Oakland demonstrators vowed on Wednesday to return to their protest site just hours after police cleared hundreds of people from the streets with tear gas and bean bag rounds.
OAKLAND, Calif. — Oakland demonstrators vowed on Wednesday to return to their protest site just hours after police cleared hundreds of people from the streets with tear gas and bean bag rounds.
A Twitter feed used by Oakland's Occupy Wall Street movement called on protesters to return to downtown at 6 p.m. for another round, and some demonstrators vowed to return as soon as possible.
Max Alper, 31, a union organizer from Berkeley, gathered with a handful of other protesters Wednesday at the scene of Tuesday night's clash.
"As soon as these barricades are moved, hundreds of people are going to come back. These actions by police were wrong, but they're just going to strengthen the movement," Alper said.
Alper was arrested Tuesday morning when he went to witness the police raid on the Occupy Oakland encampment outside City Hall, he said. He said his arm was injured when baton-swinging police descended on him and other protesters.
Standing with about two dozen other Occupy supporters near the plaza, 49-year-old Nsomeka Gomes of Oakland said she felt the effects of the tear gas Tuesday but planned to be back to march Wednesday night nonetheless.
"I'm going to keep supporting the reoccupation. This is the peoples' plaza," Gomes said.
On Wednesday morning, the city had erected a chain-link fence around the plaza, and workers were mowing the grass and sweeping up remnants of the encampment that was dismantled Tuesday morning.
After the encampment was cleared, protesters began marching toward City Hall in an attempt to re-establish a presence in the area of the disbanded camp.
They were met by police officers in riot gear. Several small skirmishes broke out and officers cleared the area by firing tear gas.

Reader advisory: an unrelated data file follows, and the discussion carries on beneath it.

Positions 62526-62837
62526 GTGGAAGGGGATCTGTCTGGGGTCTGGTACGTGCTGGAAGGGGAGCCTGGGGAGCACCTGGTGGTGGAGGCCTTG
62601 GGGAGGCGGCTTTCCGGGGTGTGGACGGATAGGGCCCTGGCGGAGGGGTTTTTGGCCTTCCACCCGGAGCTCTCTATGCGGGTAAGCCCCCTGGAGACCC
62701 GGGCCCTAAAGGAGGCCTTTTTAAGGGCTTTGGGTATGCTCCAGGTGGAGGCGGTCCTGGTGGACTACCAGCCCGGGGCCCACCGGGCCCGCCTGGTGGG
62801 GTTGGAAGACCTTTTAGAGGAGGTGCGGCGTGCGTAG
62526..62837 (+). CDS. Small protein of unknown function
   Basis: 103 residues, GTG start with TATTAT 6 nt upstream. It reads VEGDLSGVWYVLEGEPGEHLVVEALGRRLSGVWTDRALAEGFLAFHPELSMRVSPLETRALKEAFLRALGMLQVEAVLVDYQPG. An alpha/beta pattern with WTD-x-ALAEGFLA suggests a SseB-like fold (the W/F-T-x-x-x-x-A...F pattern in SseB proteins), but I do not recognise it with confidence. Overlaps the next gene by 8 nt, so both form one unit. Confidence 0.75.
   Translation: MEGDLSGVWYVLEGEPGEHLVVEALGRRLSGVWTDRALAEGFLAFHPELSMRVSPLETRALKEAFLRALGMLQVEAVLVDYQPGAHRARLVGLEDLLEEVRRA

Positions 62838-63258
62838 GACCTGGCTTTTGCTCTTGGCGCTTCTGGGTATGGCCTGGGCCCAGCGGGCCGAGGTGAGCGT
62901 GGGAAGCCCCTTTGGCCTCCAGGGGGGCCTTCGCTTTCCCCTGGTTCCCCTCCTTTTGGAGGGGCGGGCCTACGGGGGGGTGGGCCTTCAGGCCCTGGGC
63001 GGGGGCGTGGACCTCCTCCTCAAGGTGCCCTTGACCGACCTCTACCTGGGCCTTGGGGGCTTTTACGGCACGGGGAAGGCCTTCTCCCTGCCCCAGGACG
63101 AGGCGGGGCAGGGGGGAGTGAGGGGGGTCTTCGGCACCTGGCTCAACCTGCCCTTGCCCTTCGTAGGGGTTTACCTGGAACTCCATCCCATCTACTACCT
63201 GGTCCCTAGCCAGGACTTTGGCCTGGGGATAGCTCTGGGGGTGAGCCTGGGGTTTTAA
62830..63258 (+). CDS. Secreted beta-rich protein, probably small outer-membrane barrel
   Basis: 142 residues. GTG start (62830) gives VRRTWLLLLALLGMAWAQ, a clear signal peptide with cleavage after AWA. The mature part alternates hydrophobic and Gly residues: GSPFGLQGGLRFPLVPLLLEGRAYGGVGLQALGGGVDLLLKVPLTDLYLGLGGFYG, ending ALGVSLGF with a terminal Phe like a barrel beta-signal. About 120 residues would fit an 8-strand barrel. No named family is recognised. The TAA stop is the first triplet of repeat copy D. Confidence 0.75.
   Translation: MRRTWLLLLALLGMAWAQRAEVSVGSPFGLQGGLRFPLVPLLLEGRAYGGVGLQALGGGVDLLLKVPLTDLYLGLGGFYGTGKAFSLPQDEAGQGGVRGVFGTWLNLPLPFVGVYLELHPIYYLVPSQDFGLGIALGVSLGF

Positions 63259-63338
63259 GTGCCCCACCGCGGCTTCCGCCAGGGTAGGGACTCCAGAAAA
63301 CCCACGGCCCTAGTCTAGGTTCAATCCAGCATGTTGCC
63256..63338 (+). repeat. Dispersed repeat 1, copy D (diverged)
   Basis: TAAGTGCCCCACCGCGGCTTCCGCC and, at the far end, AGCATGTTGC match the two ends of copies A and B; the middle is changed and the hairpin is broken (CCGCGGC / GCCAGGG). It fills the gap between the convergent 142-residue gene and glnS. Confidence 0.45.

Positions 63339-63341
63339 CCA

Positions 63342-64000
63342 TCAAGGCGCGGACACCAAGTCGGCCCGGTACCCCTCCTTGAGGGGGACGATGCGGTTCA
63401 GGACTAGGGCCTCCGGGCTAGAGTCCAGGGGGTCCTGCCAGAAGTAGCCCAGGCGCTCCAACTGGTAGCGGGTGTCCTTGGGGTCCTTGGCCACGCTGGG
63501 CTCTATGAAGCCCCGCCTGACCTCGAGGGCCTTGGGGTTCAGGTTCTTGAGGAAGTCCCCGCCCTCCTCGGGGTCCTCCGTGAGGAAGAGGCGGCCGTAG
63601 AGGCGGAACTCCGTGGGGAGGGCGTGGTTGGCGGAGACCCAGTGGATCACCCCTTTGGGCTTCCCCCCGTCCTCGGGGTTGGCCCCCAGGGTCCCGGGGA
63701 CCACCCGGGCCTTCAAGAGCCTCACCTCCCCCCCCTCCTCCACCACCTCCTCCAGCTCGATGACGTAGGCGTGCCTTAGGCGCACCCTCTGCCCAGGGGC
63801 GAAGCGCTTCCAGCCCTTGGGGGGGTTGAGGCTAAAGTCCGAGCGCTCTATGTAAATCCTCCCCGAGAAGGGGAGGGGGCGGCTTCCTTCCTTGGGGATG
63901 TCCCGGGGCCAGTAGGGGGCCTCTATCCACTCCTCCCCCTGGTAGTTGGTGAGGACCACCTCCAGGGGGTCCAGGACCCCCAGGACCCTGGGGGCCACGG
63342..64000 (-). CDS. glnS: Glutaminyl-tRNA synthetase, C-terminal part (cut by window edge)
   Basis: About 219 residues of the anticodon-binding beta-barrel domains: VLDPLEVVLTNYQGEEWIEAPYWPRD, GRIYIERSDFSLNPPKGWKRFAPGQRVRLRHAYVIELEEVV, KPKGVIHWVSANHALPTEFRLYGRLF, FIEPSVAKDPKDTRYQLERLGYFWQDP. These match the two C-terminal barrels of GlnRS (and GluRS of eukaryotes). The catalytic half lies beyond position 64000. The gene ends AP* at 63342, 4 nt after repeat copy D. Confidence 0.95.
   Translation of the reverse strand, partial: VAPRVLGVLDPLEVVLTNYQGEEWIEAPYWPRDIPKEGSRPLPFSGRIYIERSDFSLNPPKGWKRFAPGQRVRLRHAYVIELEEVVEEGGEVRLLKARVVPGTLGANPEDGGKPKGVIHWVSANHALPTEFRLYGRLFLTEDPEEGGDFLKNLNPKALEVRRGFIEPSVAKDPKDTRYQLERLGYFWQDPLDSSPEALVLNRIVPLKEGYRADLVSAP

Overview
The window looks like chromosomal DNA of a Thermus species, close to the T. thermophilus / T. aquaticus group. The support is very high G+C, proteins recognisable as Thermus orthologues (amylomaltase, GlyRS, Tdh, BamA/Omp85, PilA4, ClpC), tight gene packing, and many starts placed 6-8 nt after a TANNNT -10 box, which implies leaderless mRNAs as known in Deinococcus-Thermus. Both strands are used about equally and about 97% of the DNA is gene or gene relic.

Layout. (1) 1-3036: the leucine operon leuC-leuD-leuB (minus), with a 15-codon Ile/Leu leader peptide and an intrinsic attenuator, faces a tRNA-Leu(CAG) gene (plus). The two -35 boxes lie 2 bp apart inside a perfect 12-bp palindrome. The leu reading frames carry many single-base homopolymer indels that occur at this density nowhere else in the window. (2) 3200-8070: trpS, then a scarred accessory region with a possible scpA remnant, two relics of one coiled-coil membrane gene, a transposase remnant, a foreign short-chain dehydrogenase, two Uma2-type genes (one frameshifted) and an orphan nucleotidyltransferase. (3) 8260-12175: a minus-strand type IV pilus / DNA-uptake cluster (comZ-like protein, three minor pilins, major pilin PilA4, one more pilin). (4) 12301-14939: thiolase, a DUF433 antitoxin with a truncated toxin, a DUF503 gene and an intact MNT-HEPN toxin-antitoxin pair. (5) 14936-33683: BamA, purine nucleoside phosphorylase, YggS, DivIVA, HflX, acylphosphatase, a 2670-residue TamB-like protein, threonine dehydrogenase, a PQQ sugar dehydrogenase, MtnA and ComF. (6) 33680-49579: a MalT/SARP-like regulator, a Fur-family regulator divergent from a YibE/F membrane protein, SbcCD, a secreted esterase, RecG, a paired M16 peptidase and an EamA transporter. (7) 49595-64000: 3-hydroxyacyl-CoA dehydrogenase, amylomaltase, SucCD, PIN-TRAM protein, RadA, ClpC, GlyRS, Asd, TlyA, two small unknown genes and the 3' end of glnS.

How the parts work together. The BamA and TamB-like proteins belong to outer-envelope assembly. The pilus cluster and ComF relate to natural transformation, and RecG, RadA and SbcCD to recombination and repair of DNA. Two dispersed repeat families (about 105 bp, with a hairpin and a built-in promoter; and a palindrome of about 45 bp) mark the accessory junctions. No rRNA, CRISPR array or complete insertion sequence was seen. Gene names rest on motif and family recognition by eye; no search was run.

The scene repeated itself several times just a few blocks away in front of the plaza, where police set up behind metal barricades, preventing protesters from gaining access to the site.
Tensions built as protesters edged ever closer to the police line, and reached a breaking point when a demonstrator hurled a bottle or rock, prompting police to respond with another round of gas.
The chemical haze hung in the air for hours, new blasts clouding the air before the previous fog could dissipate.
The number of protesters diminished with each round of tear gas. Police estimated that there were roughly 1,000 demonstrators at the first clash following the march. About 200 remained after the final conflict around 11:15 PDT, mostly young adults, some riding bicycles, protecting themselves from the noxious fumes with bandanas and scarves wrapped around their faces.
Police have denied reports that they used flash bang canisters to help break up the crowds, saying the loud noises came from large firecrackers thrown at police by protesters.
Protesters moved about uneasily even as one used a bull horn to express his resolve.
"This movement is more than just the people versus the police," Mario Fernandez said. "It's about the people trying to have their rights to basic services. This crowd isn't going anywhere anytime soon."